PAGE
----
Today I signed a contract about renting a room in Karlsruhe. It is in Baumeisterstraße 8a, room number 35 and 19m² in size. The whole building is a kind of flat share, so I am going to share the kitchen, toilets and stuff with other students. The building itself is pretty old (with high rooms) that was restored last year and it is located near the center somewhere between the university and the station which fits quite well since these are the institutions I (currently) visit most in Karlsruhe. I am already going to move in in the first week of February. I hope that I gain some more time during the week as soon as I do not have to commute anymore from Offenburg to Karlsruhe every day. I will post some photos when I am there.
Today I got a GNOME developer account which I requested December 1st. I guess this took longer than usual, probably also due to the GNOME SVN migration which happend on December 29th. Also thanks to Murray Cumming who bugged them multiple times. This means I can directly check in stuff into GNOME SVN (which will mostly be related to Openismus). The first commit I did was adding libgnomedbmm to the gnomemm SVN module.
libgnomedbmm is a C++ wrapper for libgnomedb which I have been working on in the last weeks for Openismus. Wrapping the C API in a GObject-based project (like libgnomedb) is normally pretty easy because most code is auto-generated by gmmproc included in glibmm. However, this was the first time that libgnomedb (and the underlaying library that provides access to the database, libgda) have been seriously wrapped for a higher level language, so some things had (and have still) to be corrected in the C libraries to make them easily wrappable: Signals and Properties should be declared with the correct type, not just G_TYPE_POINTER if it is GObject-derived or a boxed type. Also, the _new-functions of each type should just be wrappers around g_object_new with some construction properties set. This also allows subclassing them (note that the subclass does not call your _new function) and subclassing is actually what the C++ wrapper does to allow overriding vfuncs and default signal handlers.
In other News, I also got a MSDNAA account today (which I requested two to three months ago). This allows me to get some Microsoft software for free (as in beer) via the university. What do I actually want with Microsoft software, I hear you ask. Currently, I use EverNote as a virtual notepad. Playing around with ink notes and my graphics tablet (a Wacom PenPartner2) makes fun and is nearly as productive as with a regular pen. There is a similar Application from Microsoft called OneNote which I would like to compare to EverNote. Actually, I would be happy to have a free Evernote-like application for linux, but that's another story. Using MSDNAA I am also able to make gobby binaries using Microsoft Visual Studio and compare the result (code size, performance) to what gcc produces. Finally, I can get a free look into Windows Vista as soon as it comes out (If I want to blame it, I should have had a look at it at least). And if it fixes some annoyances of XP, I could also keep it.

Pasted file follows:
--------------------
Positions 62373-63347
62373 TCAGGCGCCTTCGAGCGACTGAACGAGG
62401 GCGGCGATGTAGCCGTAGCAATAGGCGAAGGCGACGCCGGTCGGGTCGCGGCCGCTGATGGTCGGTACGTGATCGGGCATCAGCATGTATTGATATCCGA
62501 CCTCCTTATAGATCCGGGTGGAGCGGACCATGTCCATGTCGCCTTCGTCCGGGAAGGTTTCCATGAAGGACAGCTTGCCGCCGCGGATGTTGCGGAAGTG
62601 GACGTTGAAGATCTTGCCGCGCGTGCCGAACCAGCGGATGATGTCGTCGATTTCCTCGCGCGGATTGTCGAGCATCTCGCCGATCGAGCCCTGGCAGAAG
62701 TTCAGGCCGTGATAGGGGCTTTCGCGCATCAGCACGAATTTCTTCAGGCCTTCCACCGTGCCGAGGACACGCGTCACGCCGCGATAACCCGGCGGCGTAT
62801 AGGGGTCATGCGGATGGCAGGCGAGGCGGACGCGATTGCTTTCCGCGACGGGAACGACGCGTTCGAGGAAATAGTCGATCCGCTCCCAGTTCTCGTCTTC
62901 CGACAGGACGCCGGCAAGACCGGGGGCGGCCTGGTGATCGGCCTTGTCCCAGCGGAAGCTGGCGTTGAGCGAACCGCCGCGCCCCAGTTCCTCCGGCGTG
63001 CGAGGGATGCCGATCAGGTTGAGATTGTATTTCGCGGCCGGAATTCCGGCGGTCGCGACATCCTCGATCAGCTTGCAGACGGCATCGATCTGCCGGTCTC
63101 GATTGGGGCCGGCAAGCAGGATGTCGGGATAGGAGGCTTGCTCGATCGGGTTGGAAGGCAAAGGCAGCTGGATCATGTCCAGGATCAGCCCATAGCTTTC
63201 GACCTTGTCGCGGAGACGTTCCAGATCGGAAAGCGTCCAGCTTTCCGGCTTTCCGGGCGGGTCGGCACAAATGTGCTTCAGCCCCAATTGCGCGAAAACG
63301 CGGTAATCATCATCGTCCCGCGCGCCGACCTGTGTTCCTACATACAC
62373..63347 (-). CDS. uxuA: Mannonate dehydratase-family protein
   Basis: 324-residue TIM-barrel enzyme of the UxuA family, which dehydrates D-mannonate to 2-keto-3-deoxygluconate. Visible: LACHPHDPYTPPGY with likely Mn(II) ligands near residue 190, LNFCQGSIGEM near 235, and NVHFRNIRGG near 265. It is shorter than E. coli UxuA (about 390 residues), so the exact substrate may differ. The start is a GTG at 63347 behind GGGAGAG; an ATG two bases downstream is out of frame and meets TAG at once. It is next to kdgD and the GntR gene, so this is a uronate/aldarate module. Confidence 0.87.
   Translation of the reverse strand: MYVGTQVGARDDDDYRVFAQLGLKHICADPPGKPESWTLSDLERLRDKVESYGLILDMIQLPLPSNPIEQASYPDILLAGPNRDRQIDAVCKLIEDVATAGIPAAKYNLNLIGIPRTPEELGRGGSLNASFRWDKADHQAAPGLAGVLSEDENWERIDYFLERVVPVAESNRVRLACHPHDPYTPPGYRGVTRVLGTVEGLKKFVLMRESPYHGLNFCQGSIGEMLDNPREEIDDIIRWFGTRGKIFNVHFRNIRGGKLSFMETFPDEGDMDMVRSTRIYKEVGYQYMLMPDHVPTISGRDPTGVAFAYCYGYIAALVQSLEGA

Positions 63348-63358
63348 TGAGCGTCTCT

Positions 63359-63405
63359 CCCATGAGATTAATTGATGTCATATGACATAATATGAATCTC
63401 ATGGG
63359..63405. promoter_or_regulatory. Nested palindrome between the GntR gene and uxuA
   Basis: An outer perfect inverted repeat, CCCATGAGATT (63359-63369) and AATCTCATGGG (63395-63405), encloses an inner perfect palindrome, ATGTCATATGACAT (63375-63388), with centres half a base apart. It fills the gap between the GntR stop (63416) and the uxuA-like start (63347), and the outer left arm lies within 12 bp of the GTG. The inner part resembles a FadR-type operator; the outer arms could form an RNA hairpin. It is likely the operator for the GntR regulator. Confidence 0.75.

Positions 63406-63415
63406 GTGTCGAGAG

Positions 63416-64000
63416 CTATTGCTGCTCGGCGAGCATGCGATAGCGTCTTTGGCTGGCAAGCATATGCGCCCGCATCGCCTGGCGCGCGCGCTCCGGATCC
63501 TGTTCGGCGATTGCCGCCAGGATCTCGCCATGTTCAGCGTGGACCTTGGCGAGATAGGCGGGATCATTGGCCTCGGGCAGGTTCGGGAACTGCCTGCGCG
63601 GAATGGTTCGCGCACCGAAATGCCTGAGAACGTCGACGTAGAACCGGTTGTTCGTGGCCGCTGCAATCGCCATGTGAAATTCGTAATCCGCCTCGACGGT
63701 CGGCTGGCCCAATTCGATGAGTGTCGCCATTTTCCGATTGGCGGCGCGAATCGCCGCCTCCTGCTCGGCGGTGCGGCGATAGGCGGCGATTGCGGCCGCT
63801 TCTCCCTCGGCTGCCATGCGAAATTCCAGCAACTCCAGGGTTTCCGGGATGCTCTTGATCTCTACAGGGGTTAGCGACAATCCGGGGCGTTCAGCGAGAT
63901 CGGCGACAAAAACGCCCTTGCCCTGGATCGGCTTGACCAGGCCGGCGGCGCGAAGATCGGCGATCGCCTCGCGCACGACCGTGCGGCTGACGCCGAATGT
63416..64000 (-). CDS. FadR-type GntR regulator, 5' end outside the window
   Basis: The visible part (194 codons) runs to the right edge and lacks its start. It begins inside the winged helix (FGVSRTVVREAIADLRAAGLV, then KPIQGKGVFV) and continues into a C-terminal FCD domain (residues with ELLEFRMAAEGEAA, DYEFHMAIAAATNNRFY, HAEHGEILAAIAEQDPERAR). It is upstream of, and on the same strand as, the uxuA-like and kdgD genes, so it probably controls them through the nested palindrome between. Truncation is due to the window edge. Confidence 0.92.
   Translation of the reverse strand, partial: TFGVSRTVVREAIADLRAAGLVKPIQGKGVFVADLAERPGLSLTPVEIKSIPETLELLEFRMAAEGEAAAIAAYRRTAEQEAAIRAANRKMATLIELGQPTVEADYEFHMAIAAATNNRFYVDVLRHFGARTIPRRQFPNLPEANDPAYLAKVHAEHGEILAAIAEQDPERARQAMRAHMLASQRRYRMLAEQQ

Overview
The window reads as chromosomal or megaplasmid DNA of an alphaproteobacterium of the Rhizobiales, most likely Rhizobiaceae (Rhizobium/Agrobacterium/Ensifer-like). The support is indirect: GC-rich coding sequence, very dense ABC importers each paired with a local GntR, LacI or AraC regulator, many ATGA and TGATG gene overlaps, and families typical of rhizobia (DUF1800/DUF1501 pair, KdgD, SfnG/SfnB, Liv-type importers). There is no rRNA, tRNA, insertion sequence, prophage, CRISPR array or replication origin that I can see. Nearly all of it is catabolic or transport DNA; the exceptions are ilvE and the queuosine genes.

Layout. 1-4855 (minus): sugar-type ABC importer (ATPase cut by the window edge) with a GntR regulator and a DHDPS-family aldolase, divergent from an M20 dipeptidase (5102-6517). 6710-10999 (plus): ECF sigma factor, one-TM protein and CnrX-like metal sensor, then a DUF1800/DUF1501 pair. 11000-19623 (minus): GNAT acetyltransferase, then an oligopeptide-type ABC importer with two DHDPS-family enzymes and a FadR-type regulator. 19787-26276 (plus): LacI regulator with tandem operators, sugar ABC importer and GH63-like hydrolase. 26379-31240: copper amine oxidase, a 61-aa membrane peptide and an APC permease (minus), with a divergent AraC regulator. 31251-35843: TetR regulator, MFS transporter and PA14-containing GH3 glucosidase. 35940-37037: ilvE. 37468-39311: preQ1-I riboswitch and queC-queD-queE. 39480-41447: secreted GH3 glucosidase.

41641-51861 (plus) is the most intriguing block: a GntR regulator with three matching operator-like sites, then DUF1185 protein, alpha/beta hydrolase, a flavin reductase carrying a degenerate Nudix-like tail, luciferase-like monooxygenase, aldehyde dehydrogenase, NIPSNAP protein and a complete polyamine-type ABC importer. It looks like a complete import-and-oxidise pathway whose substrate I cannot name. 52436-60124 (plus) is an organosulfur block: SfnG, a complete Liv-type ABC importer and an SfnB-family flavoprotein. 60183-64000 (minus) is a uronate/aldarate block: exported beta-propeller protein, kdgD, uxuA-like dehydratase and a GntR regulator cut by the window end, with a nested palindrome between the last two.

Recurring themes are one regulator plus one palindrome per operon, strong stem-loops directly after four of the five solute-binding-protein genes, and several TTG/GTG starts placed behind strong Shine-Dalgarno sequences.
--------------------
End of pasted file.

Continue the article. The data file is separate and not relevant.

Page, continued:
I used the weeks around the new year when there were no lectures to finish the new class generator for Anjuta. It is able to create boilerplate code for C++ and GObject classes. The challenge was to create a User Interface that makes the user not feel that it would be faster to write everything by hand and to get the GObject stuff right without querying too much redundant information.
These screenshots show the user interface. When typing into the class name entry, most other stuff is filled out automatically, so you can press directly "alt-A" to create the first class element. After having comitted an entry in the class element editor the next one is automatically selected for filling it out. To specify property or signal flags I wrote a new cell renderer (shown on the second screenshot) that works mostly like GtkCellRendererCombo but allows the user to specify multiple flags by pressing the space key on a highlighted item and pressing enter to close the popup. What the generator actually produces is the source file and the header file.
To get it, grab the latest Anjuta sources from GNOME SVN.